Gordon Green, M.Div., M.A. Counseling
With Father’s Day approaching, I am reminded of three relational aspects of this familial holiday for which I am very grateful. First, I am thankful for my dad—particularly for the time that I was able to spend with him prior to his sudden and unexpected death in 1996. My dad became a Christian six months into his marriage, but he did not notably grow in his faith until his latter years when his heart was broken over the self-destructive, addictive behavior my oldest brother (who died at age of 41). This began a new season of healing and restoration for both of us. We were able to support each other and grow closer to Christ through the grieving process.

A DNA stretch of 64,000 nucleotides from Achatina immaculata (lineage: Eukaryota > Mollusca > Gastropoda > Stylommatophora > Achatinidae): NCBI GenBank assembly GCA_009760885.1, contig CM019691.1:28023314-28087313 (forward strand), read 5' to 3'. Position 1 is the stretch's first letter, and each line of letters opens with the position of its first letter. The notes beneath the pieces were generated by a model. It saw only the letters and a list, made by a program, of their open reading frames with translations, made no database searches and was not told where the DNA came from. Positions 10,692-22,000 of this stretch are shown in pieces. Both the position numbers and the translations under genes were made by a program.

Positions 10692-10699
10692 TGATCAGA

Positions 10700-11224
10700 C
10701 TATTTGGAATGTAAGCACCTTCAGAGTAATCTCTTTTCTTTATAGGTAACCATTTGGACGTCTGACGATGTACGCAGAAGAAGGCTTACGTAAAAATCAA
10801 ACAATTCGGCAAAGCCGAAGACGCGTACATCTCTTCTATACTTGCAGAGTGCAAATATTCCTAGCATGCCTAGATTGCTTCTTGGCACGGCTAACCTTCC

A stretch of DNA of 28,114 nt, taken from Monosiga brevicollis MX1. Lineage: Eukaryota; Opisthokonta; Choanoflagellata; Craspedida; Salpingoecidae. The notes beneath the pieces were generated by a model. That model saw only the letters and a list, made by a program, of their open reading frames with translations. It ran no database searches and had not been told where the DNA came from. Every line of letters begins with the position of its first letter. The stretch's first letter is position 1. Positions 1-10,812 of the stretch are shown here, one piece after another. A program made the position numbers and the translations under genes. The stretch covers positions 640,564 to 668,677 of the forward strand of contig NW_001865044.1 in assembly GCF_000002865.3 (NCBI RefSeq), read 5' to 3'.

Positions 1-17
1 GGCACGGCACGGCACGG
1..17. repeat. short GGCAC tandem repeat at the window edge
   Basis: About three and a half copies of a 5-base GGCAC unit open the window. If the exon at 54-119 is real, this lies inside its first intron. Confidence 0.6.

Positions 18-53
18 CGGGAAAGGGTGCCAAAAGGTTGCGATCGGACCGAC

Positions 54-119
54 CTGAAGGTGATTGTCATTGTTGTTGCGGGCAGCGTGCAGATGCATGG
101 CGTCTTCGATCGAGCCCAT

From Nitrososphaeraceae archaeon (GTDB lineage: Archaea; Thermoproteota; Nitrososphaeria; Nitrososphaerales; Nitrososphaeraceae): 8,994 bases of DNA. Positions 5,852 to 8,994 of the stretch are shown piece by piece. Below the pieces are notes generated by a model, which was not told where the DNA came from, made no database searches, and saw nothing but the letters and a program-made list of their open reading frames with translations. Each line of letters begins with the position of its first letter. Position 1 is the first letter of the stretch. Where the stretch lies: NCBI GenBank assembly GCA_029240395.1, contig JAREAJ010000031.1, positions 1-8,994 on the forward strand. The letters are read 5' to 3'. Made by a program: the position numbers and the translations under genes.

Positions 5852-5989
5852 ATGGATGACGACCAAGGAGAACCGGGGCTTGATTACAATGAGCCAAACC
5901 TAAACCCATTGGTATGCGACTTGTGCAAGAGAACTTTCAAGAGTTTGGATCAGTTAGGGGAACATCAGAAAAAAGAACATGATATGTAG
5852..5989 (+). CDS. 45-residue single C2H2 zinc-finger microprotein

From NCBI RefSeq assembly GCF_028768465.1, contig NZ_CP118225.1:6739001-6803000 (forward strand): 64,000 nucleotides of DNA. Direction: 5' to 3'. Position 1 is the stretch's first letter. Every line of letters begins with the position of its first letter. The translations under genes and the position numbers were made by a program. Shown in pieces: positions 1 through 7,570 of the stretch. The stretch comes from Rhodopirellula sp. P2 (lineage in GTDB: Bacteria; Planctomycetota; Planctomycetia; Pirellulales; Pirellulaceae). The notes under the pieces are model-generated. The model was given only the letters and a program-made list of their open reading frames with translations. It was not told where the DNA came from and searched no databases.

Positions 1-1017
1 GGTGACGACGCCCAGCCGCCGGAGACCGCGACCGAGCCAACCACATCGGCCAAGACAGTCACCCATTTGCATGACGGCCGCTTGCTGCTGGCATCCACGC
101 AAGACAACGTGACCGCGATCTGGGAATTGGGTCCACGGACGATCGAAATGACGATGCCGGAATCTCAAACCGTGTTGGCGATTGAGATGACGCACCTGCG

Secondly, I am thankful for the opportunity to be a dad. While I am still learning what it means to be a godly father and the spiritual leader of our house, I am confident that the Holy Spirit has and will continue to shore up my shortcomings with his grace. Why? Because it’s not about being a perfect dad. It’s about putting my trust in the one who is a perfect father. That being said, I am most thankful for our heavenly Father who loves us so much that he sent his only begotten Son into our world to die for us so that we might be forgiven for all of our sins and given new and eternal life in him (John 3:16)—what an incredible act of loving sacrifice! Indeed, it is a beautiful love story of a Father and his Son who are of one heart and mind (John 17:1-11) in their relentless pursuit of you and me so that we might become one with them (John 17:12-26). And this is our assurance: that he who began this good work of developing the heart of a Father in us will see it through to completion (Philippians 1:6).